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CANDIDATES FOR AMBULATORY AND OFFICE BASED ANESTHESIA
With an aging and increasingly obese population, patients with significant comorbidities present for ambulatory surgery. Although age per se is not a fac-tor in determining candidacy for ambulatory proce-dures, each patient must be considered in the context of his or her comorbidities, the type of surgery to be performed, and the expected response to anesthesia.
In general, ambulatory surgeries should be of a complexity and duration such that one couldreasonably assume that the patient will make an expeditious recovery. ASA physical status and a thorough history and physical exam are crucial in the screening of patients selected for ambulatory or office-based surgery. ASA 4 and 5 patients normally would not be candidates for ambulatory surgery, whereas ASA 1 and 2 patients would be prime can-didates for such surgery. ASA 3 patients with diabe-tes, hypertension, and stable coronary artery disease would not be precluded from an ambulatory proce-dure provided that their diseases are well controlled. Ultimately, the surgeon and anesthesia provider must identify patients for whom an ambulatory or office-based setting is likely to provide benefits (eg, convenience, reduced costs and charges) that outweigh risks (eg, the lack of immediate availability of all hospital services, such as a cardiac catheteriza-tion laboratory, emergency cardiovascular stents, assistance with airway rescue, rapid consultation).
Factors considered in selecting patients for ambulatory procedures include: systemic illnesses and their current management, airway man-agement problems, sleep apnea, morbid obesity, previous adverse anesthesia outcomes (eg, malignant hyperthermia), allergies, and the patient’s social net-work (eg, availability of someone to be responsive to the patient for 24 h).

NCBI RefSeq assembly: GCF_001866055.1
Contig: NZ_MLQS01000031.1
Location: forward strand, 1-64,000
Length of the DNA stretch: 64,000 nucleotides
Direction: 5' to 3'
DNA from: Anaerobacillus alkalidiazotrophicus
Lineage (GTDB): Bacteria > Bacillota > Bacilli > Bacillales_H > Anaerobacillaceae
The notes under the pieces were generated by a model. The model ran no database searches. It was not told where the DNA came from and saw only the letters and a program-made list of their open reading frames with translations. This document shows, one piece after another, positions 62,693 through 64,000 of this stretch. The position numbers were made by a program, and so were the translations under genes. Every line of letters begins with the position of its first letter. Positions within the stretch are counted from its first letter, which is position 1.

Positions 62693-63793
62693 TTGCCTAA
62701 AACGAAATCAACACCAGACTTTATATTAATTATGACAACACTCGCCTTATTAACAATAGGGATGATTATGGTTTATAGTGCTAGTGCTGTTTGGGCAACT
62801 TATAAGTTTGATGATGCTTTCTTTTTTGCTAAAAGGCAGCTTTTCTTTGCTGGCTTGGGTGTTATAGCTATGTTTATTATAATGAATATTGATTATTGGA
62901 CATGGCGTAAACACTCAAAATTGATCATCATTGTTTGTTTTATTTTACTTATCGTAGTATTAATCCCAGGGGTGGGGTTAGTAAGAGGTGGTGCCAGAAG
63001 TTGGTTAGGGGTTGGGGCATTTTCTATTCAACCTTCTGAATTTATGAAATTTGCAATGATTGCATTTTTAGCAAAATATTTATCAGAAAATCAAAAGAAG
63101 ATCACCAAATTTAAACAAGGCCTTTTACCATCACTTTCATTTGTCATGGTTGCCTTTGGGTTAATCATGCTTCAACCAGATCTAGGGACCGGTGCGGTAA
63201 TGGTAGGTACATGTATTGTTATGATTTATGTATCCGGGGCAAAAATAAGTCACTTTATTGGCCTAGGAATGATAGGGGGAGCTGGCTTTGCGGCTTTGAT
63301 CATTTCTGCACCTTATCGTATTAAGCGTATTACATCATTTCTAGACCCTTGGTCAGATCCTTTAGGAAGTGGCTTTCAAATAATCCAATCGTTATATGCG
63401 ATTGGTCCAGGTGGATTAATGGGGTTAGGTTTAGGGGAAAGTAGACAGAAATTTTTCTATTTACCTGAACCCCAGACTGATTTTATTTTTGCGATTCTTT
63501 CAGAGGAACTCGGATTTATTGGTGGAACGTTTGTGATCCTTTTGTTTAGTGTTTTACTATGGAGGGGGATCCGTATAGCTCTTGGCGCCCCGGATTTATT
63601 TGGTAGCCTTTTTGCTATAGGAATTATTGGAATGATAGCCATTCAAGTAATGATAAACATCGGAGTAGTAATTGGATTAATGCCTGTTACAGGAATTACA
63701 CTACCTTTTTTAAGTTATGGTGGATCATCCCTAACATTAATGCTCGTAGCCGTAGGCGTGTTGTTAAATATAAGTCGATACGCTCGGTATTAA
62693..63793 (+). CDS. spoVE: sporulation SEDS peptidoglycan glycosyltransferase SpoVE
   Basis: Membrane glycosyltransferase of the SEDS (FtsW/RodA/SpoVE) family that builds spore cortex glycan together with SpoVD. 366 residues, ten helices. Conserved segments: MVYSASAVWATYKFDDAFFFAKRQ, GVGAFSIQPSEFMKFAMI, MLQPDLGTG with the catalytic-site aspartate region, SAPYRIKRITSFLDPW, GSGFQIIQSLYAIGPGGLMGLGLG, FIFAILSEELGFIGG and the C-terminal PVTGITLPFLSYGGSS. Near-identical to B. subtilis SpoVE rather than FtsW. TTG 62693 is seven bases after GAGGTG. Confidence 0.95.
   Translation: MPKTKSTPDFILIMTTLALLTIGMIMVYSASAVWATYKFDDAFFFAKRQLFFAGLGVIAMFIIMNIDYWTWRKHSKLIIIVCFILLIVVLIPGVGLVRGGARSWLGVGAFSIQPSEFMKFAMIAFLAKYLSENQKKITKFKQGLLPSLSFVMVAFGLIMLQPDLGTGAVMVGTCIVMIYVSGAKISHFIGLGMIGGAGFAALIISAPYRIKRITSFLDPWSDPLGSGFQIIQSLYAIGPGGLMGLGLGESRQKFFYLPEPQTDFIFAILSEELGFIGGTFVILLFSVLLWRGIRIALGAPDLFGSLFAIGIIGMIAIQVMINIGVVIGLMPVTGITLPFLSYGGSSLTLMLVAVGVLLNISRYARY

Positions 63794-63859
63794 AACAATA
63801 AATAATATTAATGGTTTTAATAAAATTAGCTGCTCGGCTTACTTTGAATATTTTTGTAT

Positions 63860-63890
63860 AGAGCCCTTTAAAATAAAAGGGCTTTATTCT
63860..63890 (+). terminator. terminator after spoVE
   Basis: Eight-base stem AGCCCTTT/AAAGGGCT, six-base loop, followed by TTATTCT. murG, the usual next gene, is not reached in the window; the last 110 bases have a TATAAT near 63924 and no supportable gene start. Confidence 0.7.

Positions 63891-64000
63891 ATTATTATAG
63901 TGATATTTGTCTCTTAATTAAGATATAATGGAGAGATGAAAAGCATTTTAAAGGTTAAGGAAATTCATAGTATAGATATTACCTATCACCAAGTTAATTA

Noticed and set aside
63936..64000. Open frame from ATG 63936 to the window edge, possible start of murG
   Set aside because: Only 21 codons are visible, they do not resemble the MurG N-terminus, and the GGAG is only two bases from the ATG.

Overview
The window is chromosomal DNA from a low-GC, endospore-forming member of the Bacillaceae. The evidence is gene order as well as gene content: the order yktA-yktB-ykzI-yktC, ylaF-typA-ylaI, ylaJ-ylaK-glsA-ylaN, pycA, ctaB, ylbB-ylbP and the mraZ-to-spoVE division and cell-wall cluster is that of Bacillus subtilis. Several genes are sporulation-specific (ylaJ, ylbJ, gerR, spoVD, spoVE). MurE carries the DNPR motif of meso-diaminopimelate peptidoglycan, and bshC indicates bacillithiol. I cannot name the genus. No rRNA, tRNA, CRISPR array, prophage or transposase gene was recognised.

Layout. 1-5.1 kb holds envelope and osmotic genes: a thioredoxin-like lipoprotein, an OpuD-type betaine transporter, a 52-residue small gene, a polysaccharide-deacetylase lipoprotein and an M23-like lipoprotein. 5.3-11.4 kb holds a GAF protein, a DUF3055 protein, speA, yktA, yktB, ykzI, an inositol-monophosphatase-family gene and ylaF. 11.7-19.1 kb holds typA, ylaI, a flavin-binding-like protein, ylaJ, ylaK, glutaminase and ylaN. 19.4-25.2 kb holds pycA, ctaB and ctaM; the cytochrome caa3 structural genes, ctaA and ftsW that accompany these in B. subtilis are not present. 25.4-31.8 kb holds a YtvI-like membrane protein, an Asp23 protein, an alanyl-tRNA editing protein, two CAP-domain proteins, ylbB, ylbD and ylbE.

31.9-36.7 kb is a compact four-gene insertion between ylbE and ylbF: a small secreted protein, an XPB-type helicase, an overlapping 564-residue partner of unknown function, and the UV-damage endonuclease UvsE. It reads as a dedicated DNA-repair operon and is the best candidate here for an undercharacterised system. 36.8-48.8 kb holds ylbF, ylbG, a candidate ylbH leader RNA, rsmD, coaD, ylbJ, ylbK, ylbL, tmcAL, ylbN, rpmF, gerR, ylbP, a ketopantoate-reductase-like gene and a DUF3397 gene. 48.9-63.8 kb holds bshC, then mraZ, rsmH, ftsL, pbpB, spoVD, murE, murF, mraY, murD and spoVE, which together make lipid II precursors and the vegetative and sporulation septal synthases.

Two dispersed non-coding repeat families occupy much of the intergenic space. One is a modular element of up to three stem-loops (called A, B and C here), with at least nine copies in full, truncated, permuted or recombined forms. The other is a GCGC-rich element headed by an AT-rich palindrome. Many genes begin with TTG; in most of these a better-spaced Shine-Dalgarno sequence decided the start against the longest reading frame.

Patients with known or likely difficult airways should probably not be candidates for office-based procedures; however, they may be appropriately cared for in a well equipped and fully staffed ambu-latory surgery center. Important considerations for such patients include the availability of difficult airway equipment, such as an intubating LMA or videolaryngoscope, the availability of additional experienced anesthesia providers, and surgeons/ anesthesiologists capable of performing emergency tracheostomy/cricothyroidotomy. If there are con-cerns regarding the ability to manage the airway in an ambulatory surgery setting, or if a surgical air-way is thought to be a possibility, the patient may be better served in a hospital setting where immediate consultation and assistance is available.
Similarly, patients with unstable comorbid con-ditions, such as decompensated congestive heart failure or uncontrolled hypertension, may benefit more from having their procedure performed in a hospital than a free-standing facility. Indeed, many patients undergo ambulatory procedures in a hos-pital, as opposed to a free-standing surgery center or office. Such patients have the benefit of both the availability of a hospital’s resources and the conve-nience of being an ambulatory patient. Should their condition warrant additional care, hospital admit-tance is possible; however, such flexibility comes with the costs associated with hospital care.
The anesthesiologist must know which preexist-ing medical conditions predict a specific intraopera-tive and/or postoperative adverse event (AE) for the patient in question. Likewise, procedures suitable for ambulatory surgery should have a minimal risk of perioperative hemorrhage, airway compromise, and no particular requirement for specialized postopera-tive care. Based on risk identification, the anesthe-siologist should be able to mitigate unforeseen AEs and provide optimal care for patients in this type of setting. Although current evidence-based medicine can provide recommendations for some high-risk ambulatory issues, evidence is lacking for most such situations.
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